Tom Szaky, the chief executive and founder of TerraCycle, imagines a world where shoppers take their trash with them to the grocery store.
In his vision, people purchase products like ice cream and deodorant in reusable containers. At the cashier, they pay an additional cost: a refundable packaging deposit. They return empty containers to the store, which collects them for cleaning and reuse.
The consumer gets each deposit back and buys another tub of ice cream or stick of deodorant from the shelf. The cycle starts again.
Soon Mr. Szaky is going to find out if his idea can work in the real world.
next year plan to make space in stores for Loop, TerraCycle’s refillable packaging platform.
PLC in the U.K. and Carrefour SA in France also are planning to install in-store Loop “corners”—areas of a store designed for products packaged in Loop’s containers—in the next 12 months. Loblaws Inc. in Canada and
Woolworths Group Ltd.
in Australia will bring Loop stations to stores sometime in 2022, a Loop representative said.
Japan’s largest supermarket group, plans to introduce Loop corners to 16 stores in the greater Tokyo area next March.
“We want people to come in and fall in love with these really cute, beautiful packages, understand the message and get excited about it,” said Satoshi Morikiyo, general manager of convenience goods at Aeon. “Shopping trips are not necessarily something people look forward to, but this is a cool experience that offers something of a discovery—something new and fun.”
TerraCycle, founded by Mr. Szaky in 2001, offers companies services such as programs for hard-to-recycle waste that would otherwise end up in landfill sites.
TerraCycle introduced Loop in May 2019. The division provides brands from consumer packaged goods giants like
Procter & Gamble Co.
—also an investor in Loop—with durable packaging designed for reuse rather than recycling. Other investors include Suez, Aptar and Sky Ocean Ventures.
Household products like Häagen-Dazs ice cream and Seventh Generation detergent, for example, are sold in stainless steel tins designed by Loop to be returned, cleaned and sold again in a “milkman” style system. The refundable packaging deposit customers pay ranges from $1 to $10, depending on the container’s size and material.
The company has developed reusable packaging for 400 products, but so far sold them only through the internet to consumers in parts of the U.S., France and the U.K.
As retailers prepare to bring Loop into stores, executives are trying to craft a shopping experience around the products rather than simply stacking them on shelves.
Some chains are moving cautiously.
Walgreens Boots Alliance Inc.
has been working with Loop on an e-commerce pilot in 15 states and Washington, D.C., since May 2019. It is still monitoring results and gathering feedback, according to Lauren Brindley, group vice president for beauty and personal care at Walgreens. It hasn’t set a date for an in-store launch.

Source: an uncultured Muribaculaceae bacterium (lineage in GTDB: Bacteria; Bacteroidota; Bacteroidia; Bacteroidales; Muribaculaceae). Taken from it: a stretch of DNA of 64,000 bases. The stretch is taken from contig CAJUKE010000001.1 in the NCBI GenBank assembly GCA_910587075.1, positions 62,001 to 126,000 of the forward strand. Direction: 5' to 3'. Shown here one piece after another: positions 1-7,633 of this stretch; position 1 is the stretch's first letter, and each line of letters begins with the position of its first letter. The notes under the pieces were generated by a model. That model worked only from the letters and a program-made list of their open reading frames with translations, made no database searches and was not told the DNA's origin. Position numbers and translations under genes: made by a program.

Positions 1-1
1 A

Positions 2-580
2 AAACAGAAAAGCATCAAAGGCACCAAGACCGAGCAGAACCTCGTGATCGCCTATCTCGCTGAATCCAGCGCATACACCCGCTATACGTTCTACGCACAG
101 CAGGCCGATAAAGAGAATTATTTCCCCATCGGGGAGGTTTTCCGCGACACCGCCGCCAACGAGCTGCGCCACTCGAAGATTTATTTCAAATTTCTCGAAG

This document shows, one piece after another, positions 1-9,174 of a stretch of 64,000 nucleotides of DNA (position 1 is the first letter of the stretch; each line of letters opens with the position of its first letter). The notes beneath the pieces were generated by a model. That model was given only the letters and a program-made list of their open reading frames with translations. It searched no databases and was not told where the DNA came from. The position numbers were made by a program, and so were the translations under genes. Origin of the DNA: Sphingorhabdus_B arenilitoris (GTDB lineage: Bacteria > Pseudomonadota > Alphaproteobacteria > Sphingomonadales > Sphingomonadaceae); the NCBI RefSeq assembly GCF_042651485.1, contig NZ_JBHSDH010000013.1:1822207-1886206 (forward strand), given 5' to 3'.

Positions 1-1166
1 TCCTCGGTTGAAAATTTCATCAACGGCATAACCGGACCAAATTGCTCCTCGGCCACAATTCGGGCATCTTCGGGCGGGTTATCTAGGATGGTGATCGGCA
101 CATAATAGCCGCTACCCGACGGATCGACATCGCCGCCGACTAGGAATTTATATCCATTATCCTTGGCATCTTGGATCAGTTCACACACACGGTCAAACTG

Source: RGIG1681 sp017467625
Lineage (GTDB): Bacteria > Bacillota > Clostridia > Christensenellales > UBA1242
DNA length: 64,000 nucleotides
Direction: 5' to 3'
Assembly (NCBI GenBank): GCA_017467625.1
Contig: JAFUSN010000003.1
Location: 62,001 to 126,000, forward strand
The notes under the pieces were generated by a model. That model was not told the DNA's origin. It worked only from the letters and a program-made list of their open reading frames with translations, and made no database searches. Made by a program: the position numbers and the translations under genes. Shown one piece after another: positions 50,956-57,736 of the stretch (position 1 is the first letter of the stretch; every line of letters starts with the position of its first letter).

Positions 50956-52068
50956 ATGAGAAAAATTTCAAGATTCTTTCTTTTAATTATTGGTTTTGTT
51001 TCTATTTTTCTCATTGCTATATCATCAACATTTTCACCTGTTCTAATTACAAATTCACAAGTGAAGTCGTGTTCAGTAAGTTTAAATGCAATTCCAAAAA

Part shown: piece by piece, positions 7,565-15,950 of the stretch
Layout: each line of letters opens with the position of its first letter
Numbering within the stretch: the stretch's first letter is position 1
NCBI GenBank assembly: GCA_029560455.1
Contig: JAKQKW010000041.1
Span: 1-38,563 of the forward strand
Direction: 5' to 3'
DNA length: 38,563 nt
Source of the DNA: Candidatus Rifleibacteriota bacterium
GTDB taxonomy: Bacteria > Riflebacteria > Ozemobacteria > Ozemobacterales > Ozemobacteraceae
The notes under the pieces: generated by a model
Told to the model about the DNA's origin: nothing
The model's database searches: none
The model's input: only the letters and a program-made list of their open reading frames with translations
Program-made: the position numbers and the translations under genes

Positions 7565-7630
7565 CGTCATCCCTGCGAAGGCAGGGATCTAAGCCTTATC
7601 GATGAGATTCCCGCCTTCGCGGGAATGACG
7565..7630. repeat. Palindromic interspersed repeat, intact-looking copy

“We have to really consider how we make sure customers understand from the beginning what they’re purchasing, and how they basically get the deposit back for the product,” Ms. Brindley said.
Kroger, another of Loop’s founding partners in the U.S., is on track to test a Loop retail experience in a handful of stores in the first quarter of 2021, according to Lisa Zwack, the company’s head of sustainability.
The chain is designing a retail experience that is easy to find in store and compels customers to reach out and touch the products, Ms. Zwack said.
In Aeon’s first Tokyo stores to introduce the program, a Loop employee will stand at each station to explain the system and field customer questions, Mr. Morikiyo said.
Products will appear on Loop-branded shelving, with packaging that Aeon deems particularly attractive highlighted on pedestals.
“The Japanese customer loves packaging and really pride themselves on beauty, innovation and design,” Aeon’s Mr. Morikiyo said. “We’re envisioning people taking selfies or photos in the Loop corner.”
To collect used containers in stores, Loop has developed two types of receptacle: the “smart” bin, which can scan empty containers and refund deposits right away, and the analog “passive” bin, which sends refunds to customers’ bank accounts once their deposit has made it to a central Loop cleaning center.
Loop also has deals in place to put stations in a number of smaller locations, such as the boutiques of a cosmetics brand and outlets of a British fast-food chain, Mr. Szaky said. The long-term plan calls for customers to be able to buy Loop products at one store and return the empty packages at another, he said.
Loop will work closely with each retailer on the store experience in the beginning, but plans to give stores more flexibility as its outposts spread, Mr. Szaky said.
“Our goal is to eventually allow these brands and retailers to play in the platform however they want,” he said. “But until it’s really working perfectly, we want to be involved in sharing knowledge between retailers.”
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